October 7, 2022

8 minute read

Everything you always wanted to know about battery module assembly... but were afraid to ask. 
The electric car: a little history is in order


When do you think the very first electric vehicle was built? 1834!  Before the invention of the internal combustion engine in 1861! In 1899, an electric car called the "Jamais Contente" broke the speed record by exceeding 100 km/h, and in 1900, a fleet of electric taxis was on the streets of New York. At the time, 38% of the American car market was captured by electric vehicles.

Incredible, isn't it? 


The appearance in 1908 of the Ford T changed the situation. Despite Edison's invention of the iron-nickel battery in 1910, the electric car gave way to innovations and in the 1920s, the cheap internal combustion engine finally replaced the electric car. 


It was not until the early 2010s that the electric vehicle began to be included in car manufacturers' ranges. 


All eyes are now on 2035, when the sale of internal combustion vehicles is due to end in all European Union Member States . 

The virtuosos of assembly


By 2022, more than 70% of the PEUGEOT range sold worldwide is electrified. More and more battery pack assembly experts are now essential in the factories where the vehicles are manufactured. They work on specific battery pack assembly lines, alongside the electric vehicle assembly lines. These highly specialised technicians embody Peugeot's Excellence and undergo extensive training before joining the factories in Spain, Slovakia or France.

Two hours in the life of a battery


By 2025, Peugeot estimates that its teams will be assembling up to 17,000 batteries per month for all vehicles. The battery assembly experts therefore have their work cut out for them! 


The process of assembling the battery modules requires between 1h15 and 2h of work, depending on the model:


  • 60 minutes for 50 kWh batteries;
  • 90 minutes for 75 kWh batteries;
  • 15 minutes of testing per battery before installation in the vehicle: functional, performance and leakage testing.
New generation batteries


The future of electric mobility starts today at Peugeot, with the new generation battery! This is a high voltage battery of 54 kWh (51 kWh useful), with a new chemical composition (80% Nickel - 10% Manganese - 10% Cobalt) and which operates at 400 Volts, allowing a range of over 400 km! This little technological marvel will be fitted to the e-308 saloon and the e-308 SW estate version. From 2023, the Peugeot e-208 will also benefit from this major technological development.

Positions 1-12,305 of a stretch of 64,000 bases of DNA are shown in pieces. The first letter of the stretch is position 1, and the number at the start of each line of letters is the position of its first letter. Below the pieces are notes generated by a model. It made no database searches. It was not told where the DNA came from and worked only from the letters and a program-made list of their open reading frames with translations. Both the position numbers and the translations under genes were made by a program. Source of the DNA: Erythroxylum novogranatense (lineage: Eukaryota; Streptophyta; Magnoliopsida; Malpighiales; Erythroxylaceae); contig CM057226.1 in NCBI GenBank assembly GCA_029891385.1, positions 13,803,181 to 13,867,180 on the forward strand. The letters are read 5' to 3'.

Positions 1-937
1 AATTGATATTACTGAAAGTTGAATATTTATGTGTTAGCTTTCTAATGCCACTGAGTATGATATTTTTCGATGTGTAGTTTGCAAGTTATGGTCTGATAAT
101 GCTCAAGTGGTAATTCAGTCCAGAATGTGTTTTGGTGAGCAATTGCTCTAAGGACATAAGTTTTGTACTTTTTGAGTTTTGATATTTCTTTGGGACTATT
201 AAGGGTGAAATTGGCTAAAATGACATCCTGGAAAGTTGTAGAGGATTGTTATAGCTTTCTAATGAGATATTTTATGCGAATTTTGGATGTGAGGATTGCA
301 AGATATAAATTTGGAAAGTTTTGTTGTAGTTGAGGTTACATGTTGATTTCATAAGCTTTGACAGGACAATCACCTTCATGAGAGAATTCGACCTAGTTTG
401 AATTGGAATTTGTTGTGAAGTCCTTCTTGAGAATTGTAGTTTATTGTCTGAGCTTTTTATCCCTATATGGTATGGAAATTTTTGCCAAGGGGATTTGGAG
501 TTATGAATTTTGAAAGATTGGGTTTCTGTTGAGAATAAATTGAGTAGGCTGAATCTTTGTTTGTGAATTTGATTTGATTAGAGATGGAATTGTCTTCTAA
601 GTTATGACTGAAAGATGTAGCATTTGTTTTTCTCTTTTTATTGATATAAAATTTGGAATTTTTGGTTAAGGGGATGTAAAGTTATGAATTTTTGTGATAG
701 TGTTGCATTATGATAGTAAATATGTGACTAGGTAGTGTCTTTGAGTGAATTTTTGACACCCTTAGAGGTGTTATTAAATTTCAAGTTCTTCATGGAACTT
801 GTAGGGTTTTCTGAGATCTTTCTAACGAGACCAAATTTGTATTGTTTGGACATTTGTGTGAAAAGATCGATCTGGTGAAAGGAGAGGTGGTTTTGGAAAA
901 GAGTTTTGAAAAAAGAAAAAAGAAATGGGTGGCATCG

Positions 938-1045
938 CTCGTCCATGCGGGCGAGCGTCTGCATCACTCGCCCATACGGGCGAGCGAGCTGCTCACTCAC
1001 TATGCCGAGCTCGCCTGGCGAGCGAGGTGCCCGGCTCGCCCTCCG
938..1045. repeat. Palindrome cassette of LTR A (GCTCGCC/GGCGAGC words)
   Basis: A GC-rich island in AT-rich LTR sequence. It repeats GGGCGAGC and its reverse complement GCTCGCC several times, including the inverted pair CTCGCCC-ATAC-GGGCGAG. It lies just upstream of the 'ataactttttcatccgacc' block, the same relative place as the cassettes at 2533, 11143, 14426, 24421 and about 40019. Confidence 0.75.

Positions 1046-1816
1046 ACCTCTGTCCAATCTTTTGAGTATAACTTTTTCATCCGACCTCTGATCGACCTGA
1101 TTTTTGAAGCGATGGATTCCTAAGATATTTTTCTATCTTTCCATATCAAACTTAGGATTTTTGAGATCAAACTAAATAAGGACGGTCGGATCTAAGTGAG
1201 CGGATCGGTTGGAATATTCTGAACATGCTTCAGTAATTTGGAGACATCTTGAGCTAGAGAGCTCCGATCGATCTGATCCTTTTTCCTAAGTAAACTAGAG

Three questions to an electric vehicle expert


Rémi SEIMPERE is the project manager for the electric vehicles of the Stellantis group. His role is to coordinate all the technical, industrial and logistical teams throughout the process of building electric vehicles. We asked him a few questions to find out more about the electrification of vehicles.

• Can you explain what a platform is in an electric vehicle? 

One could say that the platform is everything that the driver does not see when he enters his electric vehicle. It is the structural part (called the underbody or chassis) to which the battery is attached, of course (which weighs about 350 kg), but also other elements such as the engine, the drive train, the gearbox, the axles, the cooling system, the electrical supply cables, etc.


The first Stellantis electric platform was launched in 2020. Its particularity is that it is made up of mechanical and transmission elements common to all the group's electric vehicles. The aim of this pooling is to allow an economy of scale and to be able to market electric models for each of the Stellantis Group's brands in a very short space of time.

• In your opinion, what is the main challenge in assembling an electric vehicle?


The real challenge we have already taken up is to manufacture electric vehicles on the same production lines as combustion vehicles. Today, most of the Stellantis Group's vehicle models have a combustion version and an electric version. The electric components are assembled at the same time as the combustion components. The idea is that the production line moves at the same speed for a combustion vehicle as for an electric vehicle. Thus, the same teams assemble either an electric vehicle or a combustion vehicle, depending on the programming of the line. This allows us to be flexible and to meet the growing demand for electric vehicles. 

• In the coming years, what are the main changes expected in the field of electric vehicle batteries?


Historically, batteries have been manufactured in Asian countries such as China, South Korea and Japan. The big change is to have our own manufacturing, in Europe and in France. 

The other main change is in battery performance. We are constantly working to increase the range: this is a key point in the innovations and changes to come in the future of electric mobility. 


In the future, the battery ecosystem will change as dependence on Asia is reduced, at least geographically. With the advent of all-electricity fast approaching, research is progressing towards new batteries by improving on lithium-ion technology or proposing other substitutes that would not require heavy metals. Researchers are thinking in particular of lithium-air, lithium-sulphur and graphene batteries.